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Re: [css-color] shifting a color to make adequate contrast with another color

From: Tab Atkins Jr. <jackalmage@gmail.com>
Date: Mon, 16 Mar 2015 17:11:43 -0700
Message-ID: <CAAWBYDDanW7VzLKWq2aqp7WKWT8LFfPoMrZOoO9-SRXkzHUQmg@mail.gmail.com>
To: Andrew VanWagoner <thetalecrafter@gmail.com>
Cc: www-style list <www-style@w3.org>
On Fri, Mar 13, 2015 at 10:01 PM, Andrew VanWagoner
<thetalecrafter@gmail.com> wrote:
> I've made an attempt to contrast against another color in a branch of
> css-color-function:
>
[snip]
>
> Here's what I think is the key: Knowing the direction of maximum
> color, we can calculate the minimum contrast color's luminosity, and
> as we move toward the maximum color, the luminosity of base color
> changes monotonically. We also know which luminosity will be larger
> when contrast ratio is calculated.
>
> That does mean that in the contrast curve between the base color and
> the background color, the colors where contrast decreases are
> unreachable.
>
> For the #808080 problem, perhaps a better way to determine the
> direction of the maximum is which provides a better contrast ratio,
> instead of lum < .5. Then the maximum color will be black instead of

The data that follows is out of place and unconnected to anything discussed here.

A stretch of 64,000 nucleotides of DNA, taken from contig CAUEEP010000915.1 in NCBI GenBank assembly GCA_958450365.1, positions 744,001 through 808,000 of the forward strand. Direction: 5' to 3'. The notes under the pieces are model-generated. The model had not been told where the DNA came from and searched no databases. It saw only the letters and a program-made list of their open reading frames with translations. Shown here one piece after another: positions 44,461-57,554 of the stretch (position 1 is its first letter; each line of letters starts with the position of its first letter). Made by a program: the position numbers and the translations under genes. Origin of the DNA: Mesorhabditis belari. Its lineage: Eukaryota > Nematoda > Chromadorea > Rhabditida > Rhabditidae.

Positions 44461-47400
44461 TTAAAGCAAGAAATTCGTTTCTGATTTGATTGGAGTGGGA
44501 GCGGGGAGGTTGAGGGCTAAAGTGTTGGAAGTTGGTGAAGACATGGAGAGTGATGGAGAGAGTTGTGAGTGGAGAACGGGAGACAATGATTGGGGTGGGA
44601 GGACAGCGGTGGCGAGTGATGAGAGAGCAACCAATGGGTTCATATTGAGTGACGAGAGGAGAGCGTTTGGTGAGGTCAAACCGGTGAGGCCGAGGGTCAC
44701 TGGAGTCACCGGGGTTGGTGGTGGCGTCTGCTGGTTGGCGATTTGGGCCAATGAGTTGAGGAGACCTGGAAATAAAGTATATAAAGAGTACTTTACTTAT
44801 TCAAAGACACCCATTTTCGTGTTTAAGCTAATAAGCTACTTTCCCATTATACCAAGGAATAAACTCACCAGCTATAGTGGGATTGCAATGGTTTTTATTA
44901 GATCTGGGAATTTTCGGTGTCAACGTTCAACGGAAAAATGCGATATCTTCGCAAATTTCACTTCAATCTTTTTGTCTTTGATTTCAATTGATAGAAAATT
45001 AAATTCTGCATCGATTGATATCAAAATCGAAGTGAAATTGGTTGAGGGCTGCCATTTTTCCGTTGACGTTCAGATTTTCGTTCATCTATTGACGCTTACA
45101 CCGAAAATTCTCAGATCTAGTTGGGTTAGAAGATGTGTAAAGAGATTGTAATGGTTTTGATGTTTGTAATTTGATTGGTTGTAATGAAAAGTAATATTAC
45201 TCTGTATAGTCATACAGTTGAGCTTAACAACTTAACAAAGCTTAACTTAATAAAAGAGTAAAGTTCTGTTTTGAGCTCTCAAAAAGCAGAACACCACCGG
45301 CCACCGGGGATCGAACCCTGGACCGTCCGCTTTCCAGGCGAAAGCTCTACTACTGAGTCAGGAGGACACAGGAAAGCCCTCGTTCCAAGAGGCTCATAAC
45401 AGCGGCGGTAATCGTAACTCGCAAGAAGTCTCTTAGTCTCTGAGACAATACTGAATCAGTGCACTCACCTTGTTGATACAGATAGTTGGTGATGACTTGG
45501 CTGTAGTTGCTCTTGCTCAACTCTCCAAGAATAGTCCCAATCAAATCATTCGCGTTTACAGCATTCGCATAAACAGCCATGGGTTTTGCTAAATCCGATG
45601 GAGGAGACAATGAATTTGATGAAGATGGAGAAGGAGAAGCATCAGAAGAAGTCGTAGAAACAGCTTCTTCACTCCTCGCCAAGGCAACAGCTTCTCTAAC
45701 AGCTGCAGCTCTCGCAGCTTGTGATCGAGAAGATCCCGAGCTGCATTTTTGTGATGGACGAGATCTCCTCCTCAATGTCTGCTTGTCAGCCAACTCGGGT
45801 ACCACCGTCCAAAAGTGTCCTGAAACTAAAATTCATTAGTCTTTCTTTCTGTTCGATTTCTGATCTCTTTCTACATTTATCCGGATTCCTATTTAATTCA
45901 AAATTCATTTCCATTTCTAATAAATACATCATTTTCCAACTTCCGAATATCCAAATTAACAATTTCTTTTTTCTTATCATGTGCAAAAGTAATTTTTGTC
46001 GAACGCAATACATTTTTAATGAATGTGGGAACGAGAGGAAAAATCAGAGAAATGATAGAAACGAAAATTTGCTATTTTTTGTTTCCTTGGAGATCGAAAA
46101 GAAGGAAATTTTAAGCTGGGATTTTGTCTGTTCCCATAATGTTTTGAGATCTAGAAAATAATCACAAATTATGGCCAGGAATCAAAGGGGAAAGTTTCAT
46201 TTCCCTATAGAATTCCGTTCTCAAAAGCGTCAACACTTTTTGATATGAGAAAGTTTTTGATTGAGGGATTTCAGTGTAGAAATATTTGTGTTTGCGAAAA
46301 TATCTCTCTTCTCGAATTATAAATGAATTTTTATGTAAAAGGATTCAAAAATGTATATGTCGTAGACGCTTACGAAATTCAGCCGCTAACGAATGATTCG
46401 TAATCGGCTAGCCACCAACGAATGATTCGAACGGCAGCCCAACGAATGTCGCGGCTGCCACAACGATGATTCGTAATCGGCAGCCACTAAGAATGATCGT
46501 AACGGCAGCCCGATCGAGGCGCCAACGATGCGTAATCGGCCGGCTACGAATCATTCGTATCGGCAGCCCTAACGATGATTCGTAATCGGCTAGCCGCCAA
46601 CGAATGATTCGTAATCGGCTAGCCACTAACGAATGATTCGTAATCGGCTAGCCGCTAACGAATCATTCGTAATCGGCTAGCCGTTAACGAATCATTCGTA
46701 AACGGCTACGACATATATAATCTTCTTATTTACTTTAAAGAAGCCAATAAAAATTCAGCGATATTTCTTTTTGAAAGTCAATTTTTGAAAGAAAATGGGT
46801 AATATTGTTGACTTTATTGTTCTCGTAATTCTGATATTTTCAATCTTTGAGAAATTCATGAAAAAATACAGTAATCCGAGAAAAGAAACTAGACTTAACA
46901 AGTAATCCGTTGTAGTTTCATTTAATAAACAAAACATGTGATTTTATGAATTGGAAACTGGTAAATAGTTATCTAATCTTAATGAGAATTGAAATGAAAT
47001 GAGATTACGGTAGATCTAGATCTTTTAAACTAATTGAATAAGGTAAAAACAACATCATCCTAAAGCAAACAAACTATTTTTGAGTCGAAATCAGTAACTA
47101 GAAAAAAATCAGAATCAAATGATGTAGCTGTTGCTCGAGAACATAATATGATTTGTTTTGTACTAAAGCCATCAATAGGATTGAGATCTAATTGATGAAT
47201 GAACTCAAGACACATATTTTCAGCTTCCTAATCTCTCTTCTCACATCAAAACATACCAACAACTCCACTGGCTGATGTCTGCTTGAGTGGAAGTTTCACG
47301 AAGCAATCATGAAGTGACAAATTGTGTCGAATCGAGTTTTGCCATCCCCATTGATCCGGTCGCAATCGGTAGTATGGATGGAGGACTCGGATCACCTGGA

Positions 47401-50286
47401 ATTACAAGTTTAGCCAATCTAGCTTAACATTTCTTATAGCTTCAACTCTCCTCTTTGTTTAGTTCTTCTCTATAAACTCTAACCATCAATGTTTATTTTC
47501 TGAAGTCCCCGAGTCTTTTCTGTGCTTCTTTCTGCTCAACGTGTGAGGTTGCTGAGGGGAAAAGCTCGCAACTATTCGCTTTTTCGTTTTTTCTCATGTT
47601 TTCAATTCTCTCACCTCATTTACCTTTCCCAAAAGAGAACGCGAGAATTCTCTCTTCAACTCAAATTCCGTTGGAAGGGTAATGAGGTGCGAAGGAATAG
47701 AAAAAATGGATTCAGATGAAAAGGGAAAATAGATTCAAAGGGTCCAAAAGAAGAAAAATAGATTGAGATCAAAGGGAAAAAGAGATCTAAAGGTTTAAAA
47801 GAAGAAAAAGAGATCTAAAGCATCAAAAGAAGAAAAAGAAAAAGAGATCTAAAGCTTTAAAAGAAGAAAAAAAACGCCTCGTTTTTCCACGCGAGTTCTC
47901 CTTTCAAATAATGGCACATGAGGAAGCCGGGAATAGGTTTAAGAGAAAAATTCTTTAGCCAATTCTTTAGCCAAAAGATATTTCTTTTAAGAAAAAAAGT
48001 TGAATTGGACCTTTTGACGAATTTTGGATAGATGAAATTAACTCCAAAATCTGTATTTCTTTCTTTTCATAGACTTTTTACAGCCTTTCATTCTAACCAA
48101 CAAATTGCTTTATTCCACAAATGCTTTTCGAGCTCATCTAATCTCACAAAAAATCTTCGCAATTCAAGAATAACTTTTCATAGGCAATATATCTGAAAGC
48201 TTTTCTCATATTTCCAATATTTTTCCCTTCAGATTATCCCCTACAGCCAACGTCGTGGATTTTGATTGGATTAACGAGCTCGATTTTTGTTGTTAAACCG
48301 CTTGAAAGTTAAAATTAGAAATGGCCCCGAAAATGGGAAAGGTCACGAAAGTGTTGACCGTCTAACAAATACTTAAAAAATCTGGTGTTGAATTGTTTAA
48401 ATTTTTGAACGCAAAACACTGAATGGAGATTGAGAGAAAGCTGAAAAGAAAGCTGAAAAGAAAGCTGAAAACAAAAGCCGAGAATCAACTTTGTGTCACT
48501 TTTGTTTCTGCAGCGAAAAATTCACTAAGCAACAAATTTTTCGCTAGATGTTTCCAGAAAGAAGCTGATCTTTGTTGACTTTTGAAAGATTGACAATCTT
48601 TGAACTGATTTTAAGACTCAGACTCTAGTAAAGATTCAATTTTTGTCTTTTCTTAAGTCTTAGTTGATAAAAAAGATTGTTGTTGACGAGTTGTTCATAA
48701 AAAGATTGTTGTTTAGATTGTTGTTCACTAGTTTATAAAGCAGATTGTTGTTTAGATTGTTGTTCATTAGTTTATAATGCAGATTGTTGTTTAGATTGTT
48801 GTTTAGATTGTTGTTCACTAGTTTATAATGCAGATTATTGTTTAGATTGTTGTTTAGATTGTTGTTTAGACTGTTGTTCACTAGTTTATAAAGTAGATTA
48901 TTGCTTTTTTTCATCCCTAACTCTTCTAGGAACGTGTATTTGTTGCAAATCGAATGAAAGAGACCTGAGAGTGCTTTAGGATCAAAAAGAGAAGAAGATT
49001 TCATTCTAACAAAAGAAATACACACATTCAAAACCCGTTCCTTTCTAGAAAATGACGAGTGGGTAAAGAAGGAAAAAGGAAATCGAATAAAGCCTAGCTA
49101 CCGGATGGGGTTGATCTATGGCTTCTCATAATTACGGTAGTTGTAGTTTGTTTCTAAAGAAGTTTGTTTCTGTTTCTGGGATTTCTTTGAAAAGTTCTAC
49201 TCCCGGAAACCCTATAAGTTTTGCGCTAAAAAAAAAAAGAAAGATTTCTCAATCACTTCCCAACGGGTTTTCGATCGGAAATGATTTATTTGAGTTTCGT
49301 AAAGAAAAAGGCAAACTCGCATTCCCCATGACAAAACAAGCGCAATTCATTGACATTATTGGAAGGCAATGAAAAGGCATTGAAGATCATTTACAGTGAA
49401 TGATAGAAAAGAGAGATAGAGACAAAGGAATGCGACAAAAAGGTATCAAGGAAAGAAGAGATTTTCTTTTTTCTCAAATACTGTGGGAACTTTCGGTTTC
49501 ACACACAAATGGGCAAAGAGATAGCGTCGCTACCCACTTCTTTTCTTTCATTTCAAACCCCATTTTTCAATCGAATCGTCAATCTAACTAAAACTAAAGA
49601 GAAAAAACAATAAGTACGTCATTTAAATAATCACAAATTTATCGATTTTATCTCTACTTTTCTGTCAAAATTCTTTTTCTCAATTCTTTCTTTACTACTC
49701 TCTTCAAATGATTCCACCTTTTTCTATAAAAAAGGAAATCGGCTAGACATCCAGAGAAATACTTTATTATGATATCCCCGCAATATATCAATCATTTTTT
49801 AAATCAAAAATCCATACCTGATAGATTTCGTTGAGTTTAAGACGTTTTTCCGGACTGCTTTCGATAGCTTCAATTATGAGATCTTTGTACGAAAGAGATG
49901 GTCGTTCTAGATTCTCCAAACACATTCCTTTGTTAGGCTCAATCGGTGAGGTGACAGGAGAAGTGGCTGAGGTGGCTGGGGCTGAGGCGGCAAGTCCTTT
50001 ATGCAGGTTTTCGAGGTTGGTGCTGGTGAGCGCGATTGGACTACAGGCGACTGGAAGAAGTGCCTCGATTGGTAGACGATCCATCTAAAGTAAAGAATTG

> white. I haven't tried that yet though.
>
> I still feel like I might be missing something though. Let me know if
> you see anything that doesn't look right.

I'm not spending a bunch of time decoding your algo, but I think what
you're doing is tracing backwards from the max-contrast color until
you hit the min-contrast color for the first time (which'll either be
the base color, or an interpolated color somewhere between base and
max, if the background color has a luminosity between the base and the
max), then doing interpolation normally?

This is fine, but as I said, *it might not be what you want*.  It
means that you're guaranteed to have a sensible way to interpret
0%-100%, but it also means that the 0% color might be *far away* from
the base color, leaving you with only a small range of colors near
white/black that can be used.  Maybe that's okay?  It's unfortunate,
though, that if the base color is an acceptable contrast level, it
won't get chosen in this circumstance.

~TJ
Received on Tuesday, 17 March 2015 00:12:31 UTC

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